by Melissa Bollow Tempel
UPDATE: A short time after I posted this at Huffington Post, I received a lengthy email from a teacher who was clearly upset about my message. He wrote: “As a high school history teacher from New York City, I have a different perspective on morality. I personally do not agree with same-sex marriage and I do not endorse homosexual conduct. Nor do I agree with the so-called ‘progressive’ and ‘enlightened’ views you are advocating. . . . You do not stand for common sense, reason, or logic.”
It’s sad to get a message like this, especially from a fellow teacher. It makes me even more passionate about our work on Rethinking Sexism, Gender, and Sexuality. Despite the progress that has been made in the past years, there is clearly more education that needs to happen. We want to give as much support as we can to teachers who will show compassion, foster understanding in our schools, and advocate for those who feel helpless or alone.
Share this message and our campaign with your friends, family, and, especially, teachers you know.
We can help the children of today—the adults of tomorrow—act with love and compassion toward people who are different, rather than with fear and hatred.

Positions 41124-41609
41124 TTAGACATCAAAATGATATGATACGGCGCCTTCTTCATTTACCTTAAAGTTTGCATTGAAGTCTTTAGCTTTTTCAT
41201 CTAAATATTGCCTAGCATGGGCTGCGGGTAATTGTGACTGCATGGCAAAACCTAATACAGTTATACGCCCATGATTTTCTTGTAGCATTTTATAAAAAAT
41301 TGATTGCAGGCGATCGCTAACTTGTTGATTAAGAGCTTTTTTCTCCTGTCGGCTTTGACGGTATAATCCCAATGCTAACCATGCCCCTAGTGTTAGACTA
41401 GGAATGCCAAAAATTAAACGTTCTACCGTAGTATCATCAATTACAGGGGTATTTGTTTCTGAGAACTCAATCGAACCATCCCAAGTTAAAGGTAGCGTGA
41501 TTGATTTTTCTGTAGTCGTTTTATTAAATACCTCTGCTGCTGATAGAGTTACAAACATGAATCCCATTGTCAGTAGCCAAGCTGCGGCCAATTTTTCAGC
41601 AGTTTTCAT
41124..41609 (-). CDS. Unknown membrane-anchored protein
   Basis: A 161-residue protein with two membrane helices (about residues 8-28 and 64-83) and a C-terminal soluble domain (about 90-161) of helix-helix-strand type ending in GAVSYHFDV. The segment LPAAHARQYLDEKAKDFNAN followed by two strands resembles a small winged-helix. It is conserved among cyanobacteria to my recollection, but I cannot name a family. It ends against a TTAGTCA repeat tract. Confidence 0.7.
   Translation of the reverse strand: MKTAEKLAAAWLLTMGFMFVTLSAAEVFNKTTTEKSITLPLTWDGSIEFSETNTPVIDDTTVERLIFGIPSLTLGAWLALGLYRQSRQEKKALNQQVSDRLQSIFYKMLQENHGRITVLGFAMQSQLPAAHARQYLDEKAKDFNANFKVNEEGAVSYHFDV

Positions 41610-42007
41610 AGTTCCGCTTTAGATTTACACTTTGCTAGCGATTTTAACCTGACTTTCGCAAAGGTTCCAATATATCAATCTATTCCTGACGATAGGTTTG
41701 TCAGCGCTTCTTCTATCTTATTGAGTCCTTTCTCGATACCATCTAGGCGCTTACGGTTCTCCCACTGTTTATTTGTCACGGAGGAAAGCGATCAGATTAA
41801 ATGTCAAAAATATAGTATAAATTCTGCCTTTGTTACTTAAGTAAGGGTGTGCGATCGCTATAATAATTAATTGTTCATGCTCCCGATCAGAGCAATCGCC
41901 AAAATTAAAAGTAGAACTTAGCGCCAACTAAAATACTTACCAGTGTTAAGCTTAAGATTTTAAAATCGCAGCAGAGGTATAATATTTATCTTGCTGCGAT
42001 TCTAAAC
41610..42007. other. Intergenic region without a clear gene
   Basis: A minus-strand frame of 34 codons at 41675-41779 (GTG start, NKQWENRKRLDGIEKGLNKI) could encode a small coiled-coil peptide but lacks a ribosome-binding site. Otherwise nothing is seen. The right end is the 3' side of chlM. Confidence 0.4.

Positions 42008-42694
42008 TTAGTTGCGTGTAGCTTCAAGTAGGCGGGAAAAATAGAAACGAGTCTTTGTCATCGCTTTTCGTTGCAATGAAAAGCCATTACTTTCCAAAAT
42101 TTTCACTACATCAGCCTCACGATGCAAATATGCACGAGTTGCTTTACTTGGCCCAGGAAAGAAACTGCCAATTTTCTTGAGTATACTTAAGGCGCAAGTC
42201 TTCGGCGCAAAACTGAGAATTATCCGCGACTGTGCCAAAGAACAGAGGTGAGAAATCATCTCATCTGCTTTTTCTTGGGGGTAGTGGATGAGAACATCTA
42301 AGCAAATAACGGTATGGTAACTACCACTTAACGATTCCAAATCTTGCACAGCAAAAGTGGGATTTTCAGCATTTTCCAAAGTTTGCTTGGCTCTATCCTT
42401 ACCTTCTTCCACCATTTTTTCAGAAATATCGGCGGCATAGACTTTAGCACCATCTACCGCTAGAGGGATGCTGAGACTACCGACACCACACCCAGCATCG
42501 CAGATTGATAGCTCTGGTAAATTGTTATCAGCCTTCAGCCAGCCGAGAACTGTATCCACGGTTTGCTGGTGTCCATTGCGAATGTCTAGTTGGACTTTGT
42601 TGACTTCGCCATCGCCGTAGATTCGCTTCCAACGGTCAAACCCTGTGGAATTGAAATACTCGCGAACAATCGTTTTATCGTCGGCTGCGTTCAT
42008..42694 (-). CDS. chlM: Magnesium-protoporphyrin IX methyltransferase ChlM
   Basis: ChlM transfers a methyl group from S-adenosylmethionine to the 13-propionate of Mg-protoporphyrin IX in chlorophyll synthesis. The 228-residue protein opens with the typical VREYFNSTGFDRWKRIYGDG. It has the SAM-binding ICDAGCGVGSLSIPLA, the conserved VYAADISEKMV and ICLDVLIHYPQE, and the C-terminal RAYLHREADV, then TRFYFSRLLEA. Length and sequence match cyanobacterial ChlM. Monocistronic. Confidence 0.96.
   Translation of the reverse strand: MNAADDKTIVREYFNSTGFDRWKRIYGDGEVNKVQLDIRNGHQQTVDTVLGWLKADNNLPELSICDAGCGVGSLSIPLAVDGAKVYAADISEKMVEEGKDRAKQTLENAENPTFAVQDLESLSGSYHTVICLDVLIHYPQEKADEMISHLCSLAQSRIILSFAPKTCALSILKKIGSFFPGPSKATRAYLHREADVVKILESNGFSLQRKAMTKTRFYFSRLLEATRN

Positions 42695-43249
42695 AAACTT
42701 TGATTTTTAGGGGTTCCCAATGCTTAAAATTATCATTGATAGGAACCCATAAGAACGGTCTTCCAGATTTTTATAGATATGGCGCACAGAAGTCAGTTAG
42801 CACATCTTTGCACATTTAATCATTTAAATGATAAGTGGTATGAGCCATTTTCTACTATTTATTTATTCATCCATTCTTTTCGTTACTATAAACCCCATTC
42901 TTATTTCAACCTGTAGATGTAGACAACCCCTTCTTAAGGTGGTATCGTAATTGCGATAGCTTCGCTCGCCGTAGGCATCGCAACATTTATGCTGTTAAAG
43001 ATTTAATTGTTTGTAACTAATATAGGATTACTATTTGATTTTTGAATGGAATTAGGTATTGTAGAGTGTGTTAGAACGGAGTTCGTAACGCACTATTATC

Thank you for your support!
Melissa Bollow Tempel, editor
Rethinking Sexism, Gender, and Sexuality
Here’s the original post:
A few years ago, I worked with a teacher that changed my view of not only teaching, but the world. Andy and I co-taught literacy at a school in the city. Every morning Andy would join us with a smile on his face and we would greet the students. He had an eternally cheerful disposition and genuine care for children. Andy and his partner, Mark, cared for foster children. One Monday morning, before the students arrived, Andy and I were chatting about what we we did over the weekend. Andy told me about how he had spent the weekend on his organic farm with Mark and dog, picking pumpkins and preparing the garden for winter.
“You’re so lucky,” Andy said, “you can tell the students what you did with your family over the weekend.” It took me a moment to understand that Andy was talking about having to stay in the closet at work, and then I felt terrible. I felt for Andy, and I felt even worse for all the students who would miss out on the opportunity to learn about organic farming experiences and the rest of Andy’s charmed life. He also wasn’t able to teach the students to build an understanding and care for equity and rights of LGBTQ people.
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